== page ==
By Hale Hughes
There is no doubt that school is a place for learning and while much is taught in class, there is a significant amount that is learned outside of the classroom, specifically the court or the field.
Athletics taught me a range of things, many of which became life lessons. These lessons aren't a part of any curriculum or on a list of mandatory common core elements that must be learned. They are experienced through effort, wins and losses, successes and failures, and I would like to share a few with you.
PARTICIPATION: Athletics is one of the first instances that individuals learn what it means to be a part of a team and to truly be a teammate.
One of the first things learned is the clear difference between participating and contributing.
It doesn't matter if you're fast. It doesn't matter if you're big or if you're small. It doesn't matter if you're tall or short. It doesn't matter a lot of things. You learn what physical effort really is.
You eventually learn that there is a common goal, and that goal is winning. The realization of this goal also teaches another valuable lesson of achieving that goal: practice, and lots of it. Success isn't given, it's earned.
That is a life lesson that's never forgotten. And while talent is appreciated, it's real effort that what is recognized. And it's not just the coaches who see it but teammates also see it. They also recognize the lack of it, and the true leaders of the team know how to call someone out for it and do so in a constructive manner.
TEAM: Teammates learn to bond over shared experiences, both good and bad. The bond between teammates is one that is similar to a friendship, but surpasses friendship in that it is typically more goal-oriented and the success of goals achieved and the devastation of missing or losing those shared goals links teammates even closer. Ask anyone who has ever won a state championship...in anything. There is a special blood transfusion that seems to occur when a team wins state and it's from that moment on teammates then become brothers or sisters for life. I've seen it first hand and it will continue to happen long after I am gone. This kind of bond teaches young athletes what it means to allow yourself to be vulnerable and generally creates friends for life.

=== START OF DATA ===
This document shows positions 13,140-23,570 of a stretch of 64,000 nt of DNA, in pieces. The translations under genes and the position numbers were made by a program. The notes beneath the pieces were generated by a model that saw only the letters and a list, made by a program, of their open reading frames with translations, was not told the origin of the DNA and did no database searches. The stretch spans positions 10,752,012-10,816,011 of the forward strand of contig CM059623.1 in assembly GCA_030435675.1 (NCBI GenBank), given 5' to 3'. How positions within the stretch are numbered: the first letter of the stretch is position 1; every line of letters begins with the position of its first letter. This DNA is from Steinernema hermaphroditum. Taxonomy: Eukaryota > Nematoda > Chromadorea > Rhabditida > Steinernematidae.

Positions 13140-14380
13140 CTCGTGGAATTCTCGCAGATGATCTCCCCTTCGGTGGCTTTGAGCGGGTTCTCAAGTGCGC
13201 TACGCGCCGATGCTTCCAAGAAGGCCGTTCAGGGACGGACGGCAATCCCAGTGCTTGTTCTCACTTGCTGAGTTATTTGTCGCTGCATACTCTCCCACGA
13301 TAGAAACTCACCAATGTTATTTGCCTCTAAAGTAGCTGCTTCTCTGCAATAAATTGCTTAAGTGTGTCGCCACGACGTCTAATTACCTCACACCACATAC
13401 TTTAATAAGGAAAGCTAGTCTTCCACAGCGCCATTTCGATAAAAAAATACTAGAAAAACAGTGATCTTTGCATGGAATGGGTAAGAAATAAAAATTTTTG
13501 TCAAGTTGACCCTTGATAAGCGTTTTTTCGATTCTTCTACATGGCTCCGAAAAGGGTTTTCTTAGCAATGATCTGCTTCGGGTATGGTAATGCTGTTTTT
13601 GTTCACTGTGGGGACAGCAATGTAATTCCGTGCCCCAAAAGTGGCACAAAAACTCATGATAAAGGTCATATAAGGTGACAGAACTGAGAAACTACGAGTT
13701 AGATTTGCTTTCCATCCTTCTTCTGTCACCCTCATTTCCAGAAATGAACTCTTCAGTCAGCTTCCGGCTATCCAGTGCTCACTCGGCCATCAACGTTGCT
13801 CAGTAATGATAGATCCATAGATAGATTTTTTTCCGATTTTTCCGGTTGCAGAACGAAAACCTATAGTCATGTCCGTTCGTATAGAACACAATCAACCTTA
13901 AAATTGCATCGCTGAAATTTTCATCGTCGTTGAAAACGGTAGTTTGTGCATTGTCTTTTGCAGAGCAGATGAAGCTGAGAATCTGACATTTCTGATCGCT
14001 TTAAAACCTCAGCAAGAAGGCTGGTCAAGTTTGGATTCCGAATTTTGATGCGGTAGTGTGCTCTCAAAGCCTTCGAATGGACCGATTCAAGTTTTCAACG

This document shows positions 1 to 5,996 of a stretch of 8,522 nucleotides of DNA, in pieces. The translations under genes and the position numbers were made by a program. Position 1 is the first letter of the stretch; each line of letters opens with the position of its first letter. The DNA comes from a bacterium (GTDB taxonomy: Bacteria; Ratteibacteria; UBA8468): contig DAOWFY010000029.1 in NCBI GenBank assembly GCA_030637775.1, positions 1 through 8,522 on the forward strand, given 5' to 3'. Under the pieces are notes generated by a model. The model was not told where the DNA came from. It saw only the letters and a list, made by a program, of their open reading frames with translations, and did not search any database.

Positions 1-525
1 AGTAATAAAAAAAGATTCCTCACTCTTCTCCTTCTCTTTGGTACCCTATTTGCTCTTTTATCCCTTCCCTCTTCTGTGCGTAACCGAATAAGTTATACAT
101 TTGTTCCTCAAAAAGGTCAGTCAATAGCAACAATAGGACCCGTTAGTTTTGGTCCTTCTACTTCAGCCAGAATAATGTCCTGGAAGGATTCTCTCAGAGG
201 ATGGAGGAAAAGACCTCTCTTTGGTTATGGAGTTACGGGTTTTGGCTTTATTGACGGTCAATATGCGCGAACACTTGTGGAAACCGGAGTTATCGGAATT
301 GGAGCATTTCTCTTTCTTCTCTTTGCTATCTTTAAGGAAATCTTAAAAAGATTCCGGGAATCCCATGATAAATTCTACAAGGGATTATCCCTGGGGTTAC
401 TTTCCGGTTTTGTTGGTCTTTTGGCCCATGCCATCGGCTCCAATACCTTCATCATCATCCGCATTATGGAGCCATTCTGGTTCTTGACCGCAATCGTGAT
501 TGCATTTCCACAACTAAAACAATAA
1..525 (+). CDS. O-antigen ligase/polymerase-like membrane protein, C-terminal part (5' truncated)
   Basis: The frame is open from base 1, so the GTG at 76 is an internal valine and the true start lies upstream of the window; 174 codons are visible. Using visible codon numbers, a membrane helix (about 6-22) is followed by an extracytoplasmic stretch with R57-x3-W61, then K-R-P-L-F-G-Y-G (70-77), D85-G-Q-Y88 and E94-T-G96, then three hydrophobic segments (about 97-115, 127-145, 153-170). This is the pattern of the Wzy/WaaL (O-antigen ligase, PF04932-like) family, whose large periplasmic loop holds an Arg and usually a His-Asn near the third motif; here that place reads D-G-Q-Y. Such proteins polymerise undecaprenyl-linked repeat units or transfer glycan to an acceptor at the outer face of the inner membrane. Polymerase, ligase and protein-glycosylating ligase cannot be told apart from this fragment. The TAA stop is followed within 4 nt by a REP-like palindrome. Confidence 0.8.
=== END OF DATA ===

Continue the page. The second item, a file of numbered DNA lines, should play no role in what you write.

HUMILITY/HUMBLENESS: Although winning is the goal as stated earlier, there will likely be an instance in which a loss occurs. It's inevitable and it should be experienced.
Being humbled with a loss is something everyone can learn from. It's not fun. It's not easy. It's heart wrenching and a necessary lesson of life. Knowing how it feels being on the losing end will also help athletes stay humble and decent following a victory and athletes learn to win and lose with grace, and will make them better people as they grow up.
FITNESS: For many people, being a part of school athletics is likely the most fit time of their lives.
I believe it's a good thing for individuals to know how what it means to be truly fit and how it affects their body.
I think it's a good thing for individuals to know their physical capabilities and limitations. It's also quite something to learn what it's like to impose your will physically over someone.
After all, that's essentially what sports are. Taking a set of goals, with predetermined rules and seeing which individual or team can use their skills to beat the other. It is typically within this realm that young people learn their best skillsets and what interests them the most, and will likely play a part in their decision making as they develop.
PRIDE: There is a pride that is taken when someone buys into their local sports program and that indescribable pride is another thing that I think every kid should feel a part of at least once in their lives. Representing someone other than yourself is something that athletics provides and in my opinion is something that should be experienced by everyone. There is a humility and humbleness that comes from representing your local school.
CELEBRITY: Not everyone will grow up to be a movie star or hero, but it's a special privilege to have your community cheer on local athletes and root for them.
Being recognized as a local athlete is another thing I think that helps secure a positive self-esteem in young people. Being noticed in your town, area, and in other rival communities is a tremendous coming of age lesson that helps and allows young people to manage their reputation and their character as they transition into young adults.
GOALS: Hinted at earlier, being an athlete initiates goal setting for people at an early age. When successful people are seen, what is likely seen is individuals who have set goals for themselves.
Goal setting is something that can be applied to just about any facet of life whether it be a career, relationships, physical, mentally or even spiritually oriented.
Learning to set goals is invaluable and athletics provides a tremendous opportunity to introduce them to young people.